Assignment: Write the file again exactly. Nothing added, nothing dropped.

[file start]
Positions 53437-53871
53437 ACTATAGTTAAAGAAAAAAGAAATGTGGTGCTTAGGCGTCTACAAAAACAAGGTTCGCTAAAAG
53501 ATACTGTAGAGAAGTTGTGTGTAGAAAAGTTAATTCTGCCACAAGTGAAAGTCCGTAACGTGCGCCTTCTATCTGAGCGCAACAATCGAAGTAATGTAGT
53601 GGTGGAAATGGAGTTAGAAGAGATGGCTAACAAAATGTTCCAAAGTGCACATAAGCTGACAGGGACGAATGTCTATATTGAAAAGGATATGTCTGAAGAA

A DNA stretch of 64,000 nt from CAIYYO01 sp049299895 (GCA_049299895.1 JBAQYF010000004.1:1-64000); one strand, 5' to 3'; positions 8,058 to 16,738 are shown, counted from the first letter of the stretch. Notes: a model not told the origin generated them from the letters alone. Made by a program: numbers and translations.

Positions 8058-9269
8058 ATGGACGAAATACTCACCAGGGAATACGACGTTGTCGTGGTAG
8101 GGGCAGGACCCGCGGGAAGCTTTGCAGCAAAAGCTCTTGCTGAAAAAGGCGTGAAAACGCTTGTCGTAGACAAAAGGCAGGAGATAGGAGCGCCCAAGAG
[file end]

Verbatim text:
Positions 53437-53871
53437 ACTATAGTTAAAGAAAAAAGAAATGTGGTGCTTAGGCGTCTACAAAAACAAGGTTCGCTAAAAG
53501 ATACTGTAGAGAAGTTGTGTGTAGAAAAGTTAATTCTGCCACAAGTGAAAGTCCGTAACGTGCGCCTTCTATCTGAGCGCAACAATCGAAGTAATGTAGT
53601 GGTGGAAATGGAGTTAGAAGAGATGGCTAACAAAATGTTCCAAAGTGCACATAAGCTGACAGGGACGAATGTCTATATTGAAAAGGATATGTCTGAAGAA

A DNA stretch of 64,000 nt from CAIYYO01 sp049299895 (GCA_049299895.1 JBAQYF010000004.1:1-64000); one strand, 5' to 3'; positions 8,058 to 16,738 are shown, counted from the first letter of the stretch. Notes: a model not told the origin generated them from the letters alone. Made by a program: numbers and translations.

Positions 8058-9269
8058 ATGGACGAAATACTCACCAGGGAATACGACGTTGTCGTGGTAG
8101 GGGCAGGACCCGCGGGAAGCTTTGCAGCAAAAGCTCTTGCTGAAAAAGGCGTGAAAACGCTTGTCGTAGACAAAAGGCAGGAGATAGGAGCGCCCAAGAG